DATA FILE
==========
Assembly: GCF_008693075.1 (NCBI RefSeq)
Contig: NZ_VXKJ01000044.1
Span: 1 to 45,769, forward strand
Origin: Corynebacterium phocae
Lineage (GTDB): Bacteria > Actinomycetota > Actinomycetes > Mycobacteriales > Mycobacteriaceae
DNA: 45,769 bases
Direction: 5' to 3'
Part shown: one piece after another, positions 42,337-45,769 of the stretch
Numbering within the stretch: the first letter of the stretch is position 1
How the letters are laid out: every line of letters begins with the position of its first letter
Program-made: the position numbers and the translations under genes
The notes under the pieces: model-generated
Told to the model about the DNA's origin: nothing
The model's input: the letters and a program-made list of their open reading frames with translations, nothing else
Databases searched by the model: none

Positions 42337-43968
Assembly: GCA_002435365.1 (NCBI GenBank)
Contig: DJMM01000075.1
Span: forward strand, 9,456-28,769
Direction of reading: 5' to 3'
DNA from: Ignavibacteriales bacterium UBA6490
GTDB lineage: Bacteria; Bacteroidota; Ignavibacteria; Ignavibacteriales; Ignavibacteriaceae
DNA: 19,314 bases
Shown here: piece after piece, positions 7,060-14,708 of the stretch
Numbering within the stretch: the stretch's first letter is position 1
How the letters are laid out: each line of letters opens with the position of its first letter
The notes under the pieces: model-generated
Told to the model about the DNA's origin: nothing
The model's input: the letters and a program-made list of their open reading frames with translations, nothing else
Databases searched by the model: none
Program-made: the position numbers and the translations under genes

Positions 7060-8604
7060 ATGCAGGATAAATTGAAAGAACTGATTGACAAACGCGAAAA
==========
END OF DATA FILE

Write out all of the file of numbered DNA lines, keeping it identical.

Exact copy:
Assembly: GCF_008693075.1 (NCBI RefSeq)
Contig: NZ_VXKJ01000044.1
Span: 1 to 45,769, forward strand
Origin: Corynebacterium phocae
Lineage (GTDB): Bacteria > Actinomycetota > Actinomycetes > Mycobacteriales > Mycobacteriaceae
DNA: 45,769 bases
Direction: 5' to 3'
Part shown: one piece after another, positions 42,337-45,769 of the stretch
Numbering within the stretch: the first letter of the stretch is position 1
How the letters are laid out: every line of letters begins with the position of its first letter
Program-made: the position numbers and the translations under genes
The notes under the pieces: model-generated
Told to the model about the DNA's origin: nothing
The model's input: the letters and a program-made list of their open reading frames with translations, nothing else
Databases searched by the model: none

Positions 42337-43968
Assembly: GCA_002435365.1 (NCBI GenBank)
Contig: DJMM01000075.1
Span: forward strand, 9,456-28,769
Direction of reading: 5' to 3'
DNA from: Ignavibacteriales bacterium UBA6490
GTDB lineage: Bacteria; Bacteroidota; Ignavibacteria; Ignavibacteriales; Ignavibacteriaceae
DNA: 19,314 bases
Shown here: piece after piece, positions 7,060-14,708 of the stretch
Numbering within the stretch: the stretch's first letter is position 1
How the letters are laid out: each line of letters opens with the position of its first letter
The notes under the pieces: model-generated
Told to the model about the DNA's origin: nothing
The model's input: the letters and a program-made list of their open reading frames with translations, nothing else
Databases searched by the model: none
Program-made: the position numbers and the translations under genes

Positions 7060-8604
7060 ATGCAGGATAAATTGAAAGAACTGATTGACAAACGCGAAAA